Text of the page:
STILL A TREASURED FRIEND. JOIN YOUR FAITH WITH MINE THAT GOD WILL COVER
AND KEEP DARRYL FOREVER IN HIS GRACE WHICH IS SUFFICIENT FOR US ALL!

DAHN

SPOTLIGHTED ARTISTS AND BUSINESSES:

blinking divider Pictures, Images and Photos

blinking divider Pictures, Images and Photos

blinking divider Pictures, Images and Photos

blinking divider Pictures, Images and Photos

blinking divider Pictures, Images and Photos

blinking divider Pictures, Images and Photos

blinking divider Pictures, Images and Photos

blinking divider Pictures, Images and Photos

blinking divider Pictures, Images and Photos

blinking divider Pictures, Images and Photos

blinking divider Pictures, Images and Photos

Members

blinking divider Pictures, Images and Photos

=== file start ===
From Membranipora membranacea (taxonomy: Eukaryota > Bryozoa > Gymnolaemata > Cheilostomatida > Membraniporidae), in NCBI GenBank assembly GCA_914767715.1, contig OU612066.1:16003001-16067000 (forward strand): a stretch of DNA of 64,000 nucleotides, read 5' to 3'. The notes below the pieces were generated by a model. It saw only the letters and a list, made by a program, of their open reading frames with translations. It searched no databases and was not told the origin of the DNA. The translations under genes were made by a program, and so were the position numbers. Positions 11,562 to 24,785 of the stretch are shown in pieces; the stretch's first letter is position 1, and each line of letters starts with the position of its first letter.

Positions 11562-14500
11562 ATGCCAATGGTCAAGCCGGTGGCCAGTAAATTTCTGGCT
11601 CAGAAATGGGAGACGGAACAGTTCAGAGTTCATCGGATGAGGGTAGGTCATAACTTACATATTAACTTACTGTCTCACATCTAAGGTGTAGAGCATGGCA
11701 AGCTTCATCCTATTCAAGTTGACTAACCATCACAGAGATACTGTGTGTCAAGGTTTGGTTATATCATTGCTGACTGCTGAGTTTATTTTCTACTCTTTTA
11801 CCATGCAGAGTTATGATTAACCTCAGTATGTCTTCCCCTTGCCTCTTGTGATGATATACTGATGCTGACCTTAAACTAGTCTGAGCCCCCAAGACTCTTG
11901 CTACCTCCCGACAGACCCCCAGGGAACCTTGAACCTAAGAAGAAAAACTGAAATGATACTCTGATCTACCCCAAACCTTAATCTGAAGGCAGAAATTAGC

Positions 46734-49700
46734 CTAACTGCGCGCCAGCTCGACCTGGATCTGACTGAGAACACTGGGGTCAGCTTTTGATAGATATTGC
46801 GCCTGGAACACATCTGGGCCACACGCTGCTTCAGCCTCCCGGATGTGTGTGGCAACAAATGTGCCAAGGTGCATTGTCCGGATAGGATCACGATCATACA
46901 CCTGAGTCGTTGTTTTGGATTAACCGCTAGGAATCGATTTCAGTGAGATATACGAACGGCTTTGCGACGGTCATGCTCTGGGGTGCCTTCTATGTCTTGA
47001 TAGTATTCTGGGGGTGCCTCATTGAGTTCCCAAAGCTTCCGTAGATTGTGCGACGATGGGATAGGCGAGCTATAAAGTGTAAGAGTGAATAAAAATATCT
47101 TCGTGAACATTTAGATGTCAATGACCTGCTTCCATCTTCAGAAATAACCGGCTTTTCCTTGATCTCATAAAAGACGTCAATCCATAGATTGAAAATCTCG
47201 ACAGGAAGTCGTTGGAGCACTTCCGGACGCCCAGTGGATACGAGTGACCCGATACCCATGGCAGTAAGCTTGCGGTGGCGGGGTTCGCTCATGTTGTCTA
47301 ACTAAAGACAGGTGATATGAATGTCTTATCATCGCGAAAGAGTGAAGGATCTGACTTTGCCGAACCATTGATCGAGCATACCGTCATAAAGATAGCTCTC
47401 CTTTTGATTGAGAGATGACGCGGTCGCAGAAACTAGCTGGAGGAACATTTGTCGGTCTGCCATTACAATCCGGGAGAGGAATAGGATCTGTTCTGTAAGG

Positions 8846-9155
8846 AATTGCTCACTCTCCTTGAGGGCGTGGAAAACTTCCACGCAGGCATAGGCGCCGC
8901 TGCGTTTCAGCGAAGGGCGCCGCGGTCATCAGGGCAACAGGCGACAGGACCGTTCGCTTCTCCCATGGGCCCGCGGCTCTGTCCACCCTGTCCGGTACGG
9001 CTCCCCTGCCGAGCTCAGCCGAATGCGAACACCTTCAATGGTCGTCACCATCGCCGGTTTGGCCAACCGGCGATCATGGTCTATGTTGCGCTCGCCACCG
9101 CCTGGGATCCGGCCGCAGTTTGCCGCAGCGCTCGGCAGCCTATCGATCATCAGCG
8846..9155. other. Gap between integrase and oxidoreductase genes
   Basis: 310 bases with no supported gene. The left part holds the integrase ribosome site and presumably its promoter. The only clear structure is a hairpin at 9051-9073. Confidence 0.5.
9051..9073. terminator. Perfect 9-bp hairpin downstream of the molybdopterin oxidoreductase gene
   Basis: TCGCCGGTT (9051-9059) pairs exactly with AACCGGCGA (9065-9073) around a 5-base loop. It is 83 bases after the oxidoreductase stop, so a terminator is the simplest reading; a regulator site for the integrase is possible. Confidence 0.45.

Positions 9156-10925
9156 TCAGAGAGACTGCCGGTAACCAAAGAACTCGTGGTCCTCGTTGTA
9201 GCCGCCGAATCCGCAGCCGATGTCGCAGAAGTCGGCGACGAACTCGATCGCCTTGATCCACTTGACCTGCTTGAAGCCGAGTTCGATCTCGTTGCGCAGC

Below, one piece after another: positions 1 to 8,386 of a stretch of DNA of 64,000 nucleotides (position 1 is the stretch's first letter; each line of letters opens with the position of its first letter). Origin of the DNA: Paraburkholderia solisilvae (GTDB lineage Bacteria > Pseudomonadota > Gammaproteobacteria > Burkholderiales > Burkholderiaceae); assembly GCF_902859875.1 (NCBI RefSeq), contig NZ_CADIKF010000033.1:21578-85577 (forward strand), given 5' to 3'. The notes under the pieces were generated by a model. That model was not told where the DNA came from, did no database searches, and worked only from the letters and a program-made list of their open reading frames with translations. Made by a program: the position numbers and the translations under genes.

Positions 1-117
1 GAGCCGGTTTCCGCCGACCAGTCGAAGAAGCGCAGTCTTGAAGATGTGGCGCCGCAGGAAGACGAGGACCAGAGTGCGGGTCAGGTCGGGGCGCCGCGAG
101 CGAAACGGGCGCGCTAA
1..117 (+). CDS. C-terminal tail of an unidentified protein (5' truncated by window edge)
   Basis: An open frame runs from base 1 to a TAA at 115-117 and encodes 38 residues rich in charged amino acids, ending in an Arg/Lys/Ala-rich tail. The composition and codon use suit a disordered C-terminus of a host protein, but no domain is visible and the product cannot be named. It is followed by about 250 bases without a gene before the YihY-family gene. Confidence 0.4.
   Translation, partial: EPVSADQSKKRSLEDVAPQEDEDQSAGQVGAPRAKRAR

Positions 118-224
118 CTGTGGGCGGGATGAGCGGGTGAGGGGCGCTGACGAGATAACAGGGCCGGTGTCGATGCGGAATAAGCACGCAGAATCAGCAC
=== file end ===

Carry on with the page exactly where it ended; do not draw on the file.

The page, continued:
blinking divider Pictures, Images and Photos
Contact Jaijai today at: jaijai@thejazznetworkworldwide.com to learn how you can be the featured artist and other ways to promote your artistry, artist & business right here in The Jazz Network Worldwide! Join us today and become a lifetime member  and a part of our family of jazz for $5.00 through the end of the year!

blinking divider Pictures, Images and Photos

 
 

 

blinking divider Pictures, Images and Photos

blinking divider Pictures, Images and Photos

Support The Jazz Network Worldwide

 

blinking divider Pictures, Images and Photos
suggestions Pictures, Images and Photos


Click the image to give us your ideas for great festivals, events, fundraisers, sponsors, investors, etc. Let's combine our databases to bring us all to the next level of networking!